Hubble Telescope by NASA is taking its new steps in the journey of space exploration. According to the latest reports, the telescope will start its new mission that looks for earlier galaxies in the universe. Understanding of the cosmos would be benefited by the knowledge about how these galaxies came to be. To do so, Hubble will explore various galaxies present in the universe and go deep into them. It should be noted that Hubble will be looking at galaxy clusters as well, not just individual galaxies. The mission is based on the idea that ‘core samples’ of the sky don’t represent the universe at its holistic nature.
“A new Hubble observing campaign, called Beyond Ultra-Deep Frontier Fields And Legacy Observations (BUFFALO), will boldly expand the space telescope’s view into regions that are adjacent to huge galaxy clusters previously photographed by NASA’s Spitzer and Hubble space telescopes under a program called Frontier Fields”, said NASA while talking about the particular mission taken by Hubble. The initial observation from the plans were quite impressive, since the scientists were able to collect data about galaxy clusters. These clusters are also working as a natural telescope, where it would help magnify other distant objects in the universe or multiverse.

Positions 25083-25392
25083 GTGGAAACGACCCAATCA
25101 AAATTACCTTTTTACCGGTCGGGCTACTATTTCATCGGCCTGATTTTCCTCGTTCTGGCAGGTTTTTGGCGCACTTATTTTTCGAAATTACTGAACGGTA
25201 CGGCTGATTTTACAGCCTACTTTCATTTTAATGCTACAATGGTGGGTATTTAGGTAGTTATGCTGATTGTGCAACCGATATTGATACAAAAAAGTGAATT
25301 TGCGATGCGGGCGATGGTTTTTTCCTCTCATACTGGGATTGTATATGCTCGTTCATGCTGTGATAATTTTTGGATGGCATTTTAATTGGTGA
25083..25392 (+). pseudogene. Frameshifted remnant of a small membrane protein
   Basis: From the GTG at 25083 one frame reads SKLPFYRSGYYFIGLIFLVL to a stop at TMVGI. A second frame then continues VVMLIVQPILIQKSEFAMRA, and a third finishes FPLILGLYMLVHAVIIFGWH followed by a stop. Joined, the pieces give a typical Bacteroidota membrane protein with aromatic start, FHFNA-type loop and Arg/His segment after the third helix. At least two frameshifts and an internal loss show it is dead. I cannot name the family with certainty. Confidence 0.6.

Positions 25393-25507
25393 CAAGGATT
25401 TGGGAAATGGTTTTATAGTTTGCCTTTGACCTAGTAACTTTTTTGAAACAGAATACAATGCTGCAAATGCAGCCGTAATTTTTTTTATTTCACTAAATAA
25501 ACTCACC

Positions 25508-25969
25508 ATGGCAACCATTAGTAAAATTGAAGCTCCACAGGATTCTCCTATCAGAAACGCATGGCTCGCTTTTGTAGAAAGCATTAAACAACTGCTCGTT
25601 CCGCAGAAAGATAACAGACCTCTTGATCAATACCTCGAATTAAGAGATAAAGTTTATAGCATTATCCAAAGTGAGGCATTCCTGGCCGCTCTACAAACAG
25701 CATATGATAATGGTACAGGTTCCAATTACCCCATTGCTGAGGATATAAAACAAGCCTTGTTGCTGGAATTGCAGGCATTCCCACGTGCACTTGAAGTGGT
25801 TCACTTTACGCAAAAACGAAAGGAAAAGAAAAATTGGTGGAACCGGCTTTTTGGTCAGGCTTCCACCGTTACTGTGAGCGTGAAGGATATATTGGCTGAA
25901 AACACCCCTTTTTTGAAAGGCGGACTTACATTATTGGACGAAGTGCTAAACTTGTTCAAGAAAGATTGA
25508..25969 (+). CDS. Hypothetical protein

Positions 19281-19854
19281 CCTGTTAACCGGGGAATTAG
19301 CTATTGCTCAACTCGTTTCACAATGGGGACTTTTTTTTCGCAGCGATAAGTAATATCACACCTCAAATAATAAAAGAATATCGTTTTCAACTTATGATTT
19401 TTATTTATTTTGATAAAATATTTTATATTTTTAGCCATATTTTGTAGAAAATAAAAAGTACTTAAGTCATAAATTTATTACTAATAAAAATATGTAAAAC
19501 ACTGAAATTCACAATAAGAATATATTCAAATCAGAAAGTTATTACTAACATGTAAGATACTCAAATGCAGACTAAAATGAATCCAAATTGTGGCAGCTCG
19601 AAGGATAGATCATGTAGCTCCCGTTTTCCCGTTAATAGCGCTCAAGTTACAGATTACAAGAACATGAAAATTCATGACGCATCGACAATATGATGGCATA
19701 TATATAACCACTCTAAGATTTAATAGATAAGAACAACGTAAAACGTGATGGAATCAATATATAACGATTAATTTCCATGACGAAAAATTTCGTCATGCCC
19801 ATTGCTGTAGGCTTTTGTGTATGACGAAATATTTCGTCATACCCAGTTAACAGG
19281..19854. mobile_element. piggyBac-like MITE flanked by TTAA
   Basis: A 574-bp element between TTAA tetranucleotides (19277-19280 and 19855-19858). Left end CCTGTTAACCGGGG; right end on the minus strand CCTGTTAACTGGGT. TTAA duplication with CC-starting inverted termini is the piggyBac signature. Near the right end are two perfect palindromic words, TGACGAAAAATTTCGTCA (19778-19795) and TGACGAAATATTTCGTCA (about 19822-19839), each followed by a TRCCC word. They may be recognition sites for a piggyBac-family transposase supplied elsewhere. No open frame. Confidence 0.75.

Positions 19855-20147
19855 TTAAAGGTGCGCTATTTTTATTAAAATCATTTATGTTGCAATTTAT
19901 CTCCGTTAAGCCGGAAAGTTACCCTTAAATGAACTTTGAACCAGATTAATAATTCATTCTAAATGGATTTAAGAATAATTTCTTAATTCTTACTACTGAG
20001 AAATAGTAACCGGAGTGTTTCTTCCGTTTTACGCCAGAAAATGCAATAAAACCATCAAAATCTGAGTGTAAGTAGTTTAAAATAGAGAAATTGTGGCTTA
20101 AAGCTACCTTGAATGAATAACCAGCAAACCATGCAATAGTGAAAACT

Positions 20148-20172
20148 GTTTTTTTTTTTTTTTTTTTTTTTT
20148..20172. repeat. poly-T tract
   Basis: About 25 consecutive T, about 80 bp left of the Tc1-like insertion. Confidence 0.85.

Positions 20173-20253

A galaxy cluster has so much mass that it can bend light. This situation results in the magnification of images from the other side, showing us distant objects. With this help from the clusters, Hubble Telescope will have the option to zoom into some of the oldest galaxies in the universe, thus trying to uncover some of the best-kept secrets of the universe evolution. “The BUFFALO program is designed to identify galaxies in their earliest stages of formation, less than 800 million years after the big bang. These galaxies should help shed light on the processes by which galaxies first assembled. This will help astronomers design strategies for using NASA’s upcoming James Webb Space Telescope to probe the distant universe with its infrared vision.”, added NASA.